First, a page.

Jasmine will also be conducting an in-depth evaluation of the sponsorship program for which she received a grant for from UTHIP. This evaluation includes looking at the health, overall well-being, and academic status of the children. Jasmine will be interviewing and evaluating children at Simboyi Primary School and at a primary school not receiving the sponsorship program in order to determine whether the sponsorship program is successful and whether it is creating further inequality in the community.

 

 

The two health sector project managers will be arriving in early June and beginning project work. Once they have settled in and begun working, I will fill you in on their projects this summer.

 

This summer apart from overseeing and supporting project managers I will also be collaborating with local opinion leaders, community members and stakeholders to improve the environment, water quality and sustainability of two water springs. A SID sponsor from Aylmer Quebec has kindly donated funds to improving the water quality from water springs in the Sabatia district. In the Sabatia district there are 8 sub-locations, and in total there are 86 water springs. With the help of two local stakeholders we have identified these 86 water springs. The stakeholders have met with the Ministry of Water and Sanitation to design the most effective strategy to improve the springs and water quality while keeping the water sustainable.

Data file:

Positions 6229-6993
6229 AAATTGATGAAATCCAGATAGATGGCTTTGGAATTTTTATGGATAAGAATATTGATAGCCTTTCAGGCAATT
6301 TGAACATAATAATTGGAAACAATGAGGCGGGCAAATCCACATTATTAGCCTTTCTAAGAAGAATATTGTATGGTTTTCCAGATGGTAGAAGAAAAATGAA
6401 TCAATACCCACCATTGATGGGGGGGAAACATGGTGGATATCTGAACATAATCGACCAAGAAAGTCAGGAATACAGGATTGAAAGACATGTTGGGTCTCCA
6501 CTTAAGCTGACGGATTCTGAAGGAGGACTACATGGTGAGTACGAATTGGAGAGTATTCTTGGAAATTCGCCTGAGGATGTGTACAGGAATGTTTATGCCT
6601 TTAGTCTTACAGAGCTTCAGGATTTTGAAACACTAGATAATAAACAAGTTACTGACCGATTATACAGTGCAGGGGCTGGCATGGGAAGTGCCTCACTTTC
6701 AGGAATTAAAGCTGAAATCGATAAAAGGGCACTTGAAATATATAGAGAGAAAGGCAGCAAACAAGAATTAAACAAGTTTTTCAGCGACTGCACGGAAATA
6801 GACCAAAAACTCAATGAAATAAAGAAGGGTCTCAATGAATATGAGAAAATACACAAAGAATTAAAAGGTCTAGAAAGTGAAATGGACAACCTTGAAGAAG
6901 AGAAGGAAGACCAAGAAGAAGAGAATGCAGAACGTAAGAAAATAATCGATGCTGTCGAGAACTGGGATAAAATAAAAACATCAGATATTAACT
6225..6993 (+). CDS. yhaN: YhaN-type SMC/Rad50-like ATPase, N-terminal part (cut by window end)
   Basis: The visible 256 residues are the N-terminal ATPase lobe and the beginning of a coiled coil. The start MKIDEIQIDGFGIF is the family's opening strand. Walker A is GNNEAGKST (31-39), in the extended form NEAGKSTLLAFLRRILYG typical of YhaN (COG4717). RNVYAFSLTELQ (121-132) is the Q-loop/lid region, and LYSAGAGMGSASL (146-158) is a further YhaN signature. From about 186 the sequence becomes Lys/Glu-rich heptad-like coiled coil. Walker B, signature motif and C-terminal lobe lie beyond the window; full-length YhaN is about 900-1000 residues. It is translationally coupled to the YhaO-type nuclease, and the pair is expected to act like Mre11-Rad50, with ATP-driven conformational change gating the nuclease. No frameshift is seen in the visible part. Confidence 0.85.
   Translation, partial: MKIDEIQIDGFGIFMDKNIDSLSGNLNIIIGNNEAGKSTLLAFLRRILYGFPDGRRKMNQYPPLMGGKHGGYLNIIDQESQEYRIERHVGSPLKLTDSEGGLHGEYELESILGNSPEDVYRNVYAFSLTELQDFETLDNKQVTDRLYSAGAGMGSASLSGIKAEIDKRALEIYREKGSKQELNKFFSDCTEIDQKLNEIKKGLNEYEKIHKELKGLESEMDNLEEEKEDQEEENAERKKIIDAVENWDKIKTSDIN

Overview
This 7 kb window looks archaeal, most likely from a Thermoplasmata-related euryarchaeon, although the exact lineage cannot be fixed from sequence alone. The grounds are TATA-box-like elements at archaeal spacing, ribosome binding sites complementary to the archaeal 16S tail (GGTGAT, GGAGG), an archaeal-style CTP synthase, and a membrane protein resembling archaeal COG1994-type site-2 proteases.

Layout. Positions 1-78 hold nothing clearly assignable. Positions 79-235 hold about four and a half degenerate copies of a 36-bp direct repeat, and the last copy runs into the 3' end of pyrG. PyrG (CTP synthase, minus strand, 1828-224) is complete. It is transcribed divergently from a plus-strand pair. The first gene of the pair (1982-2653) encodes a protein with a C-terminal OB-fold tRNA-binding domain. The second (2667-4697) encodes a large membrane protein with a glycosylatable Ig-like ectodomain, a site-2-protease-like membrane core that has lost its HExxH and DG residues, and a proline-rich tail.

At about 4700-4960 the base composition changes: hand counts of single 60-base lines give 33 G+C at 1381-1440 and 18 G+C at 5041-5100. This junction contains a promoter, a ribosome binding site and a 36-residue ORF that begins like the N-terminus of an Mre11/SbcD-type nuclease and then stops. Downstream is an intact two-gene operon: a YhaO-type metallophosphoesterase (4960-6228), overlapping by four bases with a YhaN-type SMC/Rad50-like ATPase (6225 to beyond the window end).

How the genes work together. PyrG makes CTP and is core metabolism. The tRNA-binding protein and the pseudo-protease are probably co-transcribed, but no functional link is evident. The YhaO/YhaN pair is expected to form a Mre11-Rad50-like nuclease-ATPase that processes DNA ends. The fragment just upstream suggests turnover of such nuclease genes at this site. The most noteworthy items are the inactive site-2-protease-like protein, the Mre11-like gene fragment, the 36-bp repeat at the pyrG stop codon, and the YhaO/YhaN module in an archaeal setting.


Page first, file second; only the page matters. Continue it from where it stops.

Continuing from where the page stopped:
The plan is to build a fence around the springs to protect the area and keep local community members from using the area as a latrine. Furthermore, we will also build steps to and from the springs. This will create a pathway for the people to use and reduce the amount of germs getting into the ground and water. This summer I will work in collaboration with the two local stakeholders to choose the two pilot water springs. To evaluate the effectiveness of the springs, we will gather local health records of the two sub-locations prior to making any changes to the springs and then retrieve the health records one year after.

    For this strategy to be effective, useful and sustainable we need to include the community, elders and opinion leaders in the plan. I will start by attending brazzasas (community meetings) in the chosen sub-locations and meet with elders to find the opinion leaders. Then the stakeholders, opinion leaders and myself will meet to discuss the idea for the water springs and gain his or her support. We will then work with the opinion leaders to gain the communities support. Once we have the support of all major stakeholders and the community we will hire local fundis (carpenters), and buy the needed supplies and begin making the improvements to the springs.

    As I mentioned above, an important component of project planning and implementation is monitoring and evaluation. Therefore, we will gather health records prior to making the changes to the springs and the future coordinator will return in 2015 to retrieve the health records a year after the changes to the springs has been made. From these records we will be able to evaluate the effectiveness and changes in water quality. From this evaluation and discussions with the stakeholder’s changes can be made for future water spring improvement.

 

Pictures will be coming soon!